Various Kinds of Devotional Refuges
Since the beginning of the world, human beings have been looking for various devotional refuges because they were frightened by great fires, great floods, rumbling of the earth, earthquakes, thunders, diseases and other dangers. When they found enormous trees, forests, mountains they took them as their devotional refuges. Again, when they found powerful natural forces such as roaring river, wide seas and oceans, they worshiped them out of fear.
Later on, they worshiped mighty wild animals such as lions, leopards, tigers, horses and dragon-snakes. From worshiping such visible objects, they looked for some more powerful object of veneration, and so they worshiped the sun, the moon, the planets, the stars and divinities. Then they worshiped the guardian spirits of forests, mountains, rivers, creeks, seas, oceans, fire, water and wind. They also worshiped various kinds of deities such as god of glory, god of love, god of providence and god of destruction. These spirits and deities are created by their own imagination.
They celebrated various seasonal festivities in veneration of the dedication to spirits and deities. They offer and oblate foods, drinks, flowers, clothes, scents. Then they supplicate, invoke, pray and worship the deities. This practice develops to incantation, recitation and chanting in the form of religious rites and rituals.
When religion, culture and philosophy were developed, they began to believe in a Supreme Creator, a god of providence and a Supreme Destroyer, and so they take refuge in them. This practice gives rise to the Doctrine of Trinities. The devotees devote themselves submissively to the Trinitarian Divinities by sacrificing animate as well as inanimate offertories.
So the devotes begin to sacrifice horses, cattle, sheep, goats, camels, and even human beings. Some people even sacrifice their own sons, their own wives and their own lives to the Supreme Deities.
Thinking that the deities are superior to human beings, and they dwell in the sun, the moon, the planets, the stars and in heavenly gardens, the devotees desire to be born there after death.
They upgraded their refuges gradually from material things to spiritual things, from spiritual things to eternity, from the earth to the heaven. These are beliefs of ancient beings looking for their refuge based on their fear.
Such imaginary refuges are not real refuges which can yield perfect security and which can ward off all dangers and all sufferings that the devotees are facing at present and will be facing in the future. The Buddha has expounded comprehensively the development of worship in various stages and pointed out that the real refuge for all beings are only the Buddha, the Dhamma and the Samgha – the Three Gems. Only this form of taking refuge in the Three Gems can certainly save all beings from dangers.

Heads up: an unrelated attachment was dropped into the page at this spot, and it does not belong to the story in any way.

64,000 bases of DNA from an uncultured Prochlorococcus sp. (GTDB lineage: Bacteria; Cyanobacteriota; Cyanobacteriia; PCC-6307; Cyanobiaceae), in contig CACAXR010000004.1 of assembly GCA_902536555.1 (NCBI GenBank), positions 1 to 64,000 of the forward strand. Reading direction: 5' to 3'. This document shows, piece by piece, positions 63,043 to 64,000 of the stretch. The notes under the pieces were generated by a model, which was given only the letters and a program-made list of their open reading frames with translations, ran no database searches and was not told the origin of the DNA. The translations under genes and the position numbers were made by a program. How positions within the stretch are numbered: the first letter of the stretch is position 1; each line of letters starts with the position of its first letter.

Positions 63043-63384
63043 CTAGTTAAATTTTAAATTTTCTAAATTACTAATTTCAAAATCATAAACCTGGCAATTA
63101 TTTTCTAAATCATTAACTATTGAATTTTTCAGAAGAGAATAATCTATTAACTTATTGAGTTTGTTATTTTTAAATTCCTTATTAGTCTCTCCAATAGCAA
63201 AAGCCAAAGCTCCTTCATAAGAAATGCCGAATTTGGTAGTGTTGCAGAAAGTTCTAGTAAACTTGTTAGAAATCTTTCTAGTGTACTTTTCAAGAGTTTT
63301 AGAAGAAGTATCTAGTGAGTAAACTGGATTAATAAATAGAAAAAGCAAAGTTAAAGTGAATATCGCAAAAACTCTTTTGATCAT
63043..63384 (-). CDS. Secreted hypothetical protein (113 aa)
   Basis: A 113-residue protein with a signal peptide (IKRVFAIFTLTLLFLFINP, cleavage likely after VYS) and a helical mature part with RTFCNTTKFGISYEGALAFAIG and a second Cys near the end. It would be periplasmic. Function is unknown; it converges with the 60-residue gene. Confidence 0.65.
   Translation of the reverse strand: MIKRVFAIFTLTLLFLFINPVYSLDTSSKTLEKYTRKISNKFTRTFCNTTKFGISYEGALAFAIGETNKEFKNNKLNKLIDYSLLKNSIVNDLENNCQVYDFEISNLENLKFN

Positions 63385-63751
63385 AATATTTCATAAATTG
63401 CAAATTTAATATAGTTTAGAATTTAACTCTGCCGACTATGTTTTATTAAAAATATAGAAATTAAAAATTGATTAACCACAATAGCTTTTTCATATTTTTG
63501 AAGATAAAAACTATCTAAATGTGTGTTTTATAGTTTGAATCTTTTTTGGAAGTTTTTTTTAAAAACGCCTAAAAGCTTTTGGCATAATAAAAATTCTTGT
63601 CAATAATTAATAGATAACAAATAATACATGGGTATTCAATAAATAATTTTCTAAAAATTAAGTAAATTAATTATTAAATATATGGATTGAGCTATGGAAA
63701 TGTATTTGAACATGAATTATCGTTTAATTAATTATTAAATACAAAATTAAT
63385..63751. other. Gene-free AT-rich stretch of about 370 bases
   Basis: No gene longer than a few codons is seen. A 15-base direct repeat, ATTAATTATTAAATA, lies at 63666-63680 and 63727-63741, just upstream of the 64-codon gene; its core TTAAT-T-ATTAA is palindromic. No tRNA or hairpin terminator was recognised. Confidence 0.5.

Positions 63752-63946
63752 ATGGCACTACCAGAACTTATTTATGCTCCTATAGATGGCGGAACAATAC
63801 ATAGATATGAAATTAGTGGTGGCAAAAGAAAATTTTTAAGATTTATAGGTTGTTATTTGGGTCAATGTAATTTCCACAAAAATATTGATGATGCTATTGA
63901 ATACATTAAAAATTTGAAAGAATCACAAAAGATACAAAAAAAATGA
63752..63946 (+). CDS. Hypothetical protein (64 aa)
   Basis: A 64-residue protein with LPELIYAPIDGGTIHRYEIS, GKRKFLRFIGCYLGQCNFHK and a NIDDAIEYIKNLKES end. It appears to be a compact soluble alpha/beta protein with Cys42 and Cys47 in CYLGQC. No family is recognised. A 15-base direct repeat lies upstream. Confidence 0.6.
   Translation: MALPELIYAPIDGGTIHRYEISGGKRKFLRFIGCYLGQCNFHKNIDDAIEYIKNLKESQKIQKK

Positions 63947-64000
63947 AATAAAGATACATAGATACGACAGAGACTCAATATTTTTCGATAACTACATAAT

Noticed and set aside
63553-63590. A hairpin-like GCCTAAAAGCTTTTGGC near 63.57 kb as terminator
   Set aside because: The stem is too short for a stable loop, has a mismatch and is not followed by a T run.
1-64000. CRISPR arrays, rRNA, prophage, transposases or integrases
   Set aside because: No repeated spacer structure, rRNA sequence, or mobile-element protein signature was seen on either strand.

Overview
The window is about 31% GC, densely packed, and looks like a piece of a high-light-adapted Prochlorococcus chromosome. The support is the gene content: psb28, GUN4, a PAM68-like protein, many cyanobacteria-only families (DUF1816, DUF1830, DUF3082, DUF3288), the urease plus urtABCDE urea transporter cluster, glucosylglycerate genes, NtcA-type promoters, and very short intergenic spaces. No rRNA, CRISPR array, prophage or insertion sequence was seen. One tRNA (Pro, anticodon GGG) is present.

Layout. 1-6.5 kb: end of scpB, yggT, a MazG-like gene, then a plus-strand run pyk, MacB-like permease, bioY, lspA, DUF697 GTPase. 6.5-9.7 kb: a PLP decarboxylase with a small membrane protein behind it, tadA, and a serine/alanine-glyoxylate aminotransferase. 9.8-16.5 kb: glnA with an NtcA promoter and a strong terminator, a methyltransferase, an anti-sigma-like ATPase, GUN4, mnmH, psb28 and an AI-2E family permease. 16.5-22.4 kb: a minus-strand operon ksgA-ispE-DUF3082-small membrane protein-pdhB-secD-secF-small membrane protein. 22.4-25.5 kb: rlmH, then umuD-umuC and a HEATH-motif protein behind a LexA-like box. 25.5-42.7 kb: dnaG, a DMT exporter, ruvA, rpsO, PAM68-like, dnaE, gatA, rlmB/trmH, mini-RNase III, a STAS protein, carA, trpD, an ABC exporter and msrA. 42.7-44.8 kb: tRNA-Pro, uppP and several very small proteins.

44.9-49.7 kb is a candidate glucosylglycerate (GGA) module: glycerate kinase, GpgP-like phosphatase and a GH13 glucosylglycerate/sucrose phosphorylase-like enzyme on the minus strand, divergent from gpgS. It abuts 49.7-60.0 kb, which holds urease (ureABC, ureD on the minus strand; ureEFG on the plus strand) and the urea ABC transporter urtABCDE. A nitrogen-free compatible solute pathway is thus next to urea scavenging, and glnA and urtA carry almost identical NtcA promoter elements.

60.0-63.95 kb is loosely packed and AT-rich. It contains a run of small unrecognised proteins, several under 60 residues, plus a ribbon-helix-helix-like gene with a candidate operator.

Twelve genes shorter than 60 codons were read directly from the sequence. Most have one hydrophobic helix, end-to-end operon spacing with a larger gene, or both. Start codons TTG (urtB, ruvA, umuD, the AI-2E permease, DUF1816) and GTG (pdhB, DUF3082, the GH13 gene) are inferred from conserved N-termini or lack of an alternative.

The Meaning of “Sarana”
Relating to the act of taking refuge, it is necessary to understand the word “Sarana” is generally known as “Refuge” which should be borne in mind for ever. The original meaning of the word “Sarana” is killing, eradicating, destroying all fears, all dangers and all sufferings.
“Sarana” means bringing happiness and welfare by protecting one from all dangers. It is generally rendered as protector, or refuge. Therefore the complete meaning of the word “Sarana” may be given as follows:
“Sarana means the noblest refuge because it can bring welfare and protect one from all dangers”. Again, it should be noted that the Three Gems__ the Buddha, the Dhamma and the Samgha are also our refuges (that gives us protection).
- The Buddha admonished all beings to avoid evil deeds and to do what is good by showing us the principles of Cause and Effect, He also showed us how the Dhamma protects us from all dangers and gives us peace and happiness to all beings. Therefore, the Buddha is the real and noble refuge.
- To one who wanders in the round of Samsara, the Dhamma can bring alleviation and liberation from all fears and all dangers to one who follows the teachings of the Buddha, by observing the five precepts, practicing meditation, etc. Therefore, the Dhamma is the real and noble refuge.
- The Samgha preaches the teachings of the Buddha (on behalf of the Buddha) for the welfare of all beings. He himself practices according to the Dhamma as an example to His lay disciples. Therefore, the Samgha is the real and noble refuge (Sarana).
There is no other refuge in this world like the Three Gems that can protect and save all beings from all dangers. Therefore, only the noble Three Gems are the supreme refuge for all beings.
The Meaning of “Saranagamana”
“Sarana” means “refuge or shelter” and “gamana” means “believe in or go and take refuge in”. Thus “Saranagamana” means to go and take refuge in the Buddha, the Dhamma and the Samgha with clear comprehension predominated by unshakable conviction and wisdom.
For taking refuge in the Triple Gems, one’s mind should be perfectly clear, i.e. free from the wrong view (ditthi), sceptical doubt (vicikaccha) delusion in the virtues of the Triple Gems (sammoha) and misbelief (asaddhiya). Furthermore, one must believe firmly that “the Triple Gems” is the real refuge which can ward off all kinds of dangers including the danger of being reborn in the miserable realms.
Some worldlings and children take refuge in the Triple Gems with a clear comprehension but have no knowledge of “Kamma and Its Results”. This is called “Nanavipayutta Saranagamana” in the Pali Texts. On the other hand, the ariyas and learned worldlings take refuge in the Triple Gems with clear comprehension accompanied by the knowledge of “Kamma and Its Results”. This is called “Nanasampayutta Saranagamana” in the Pali Texts.
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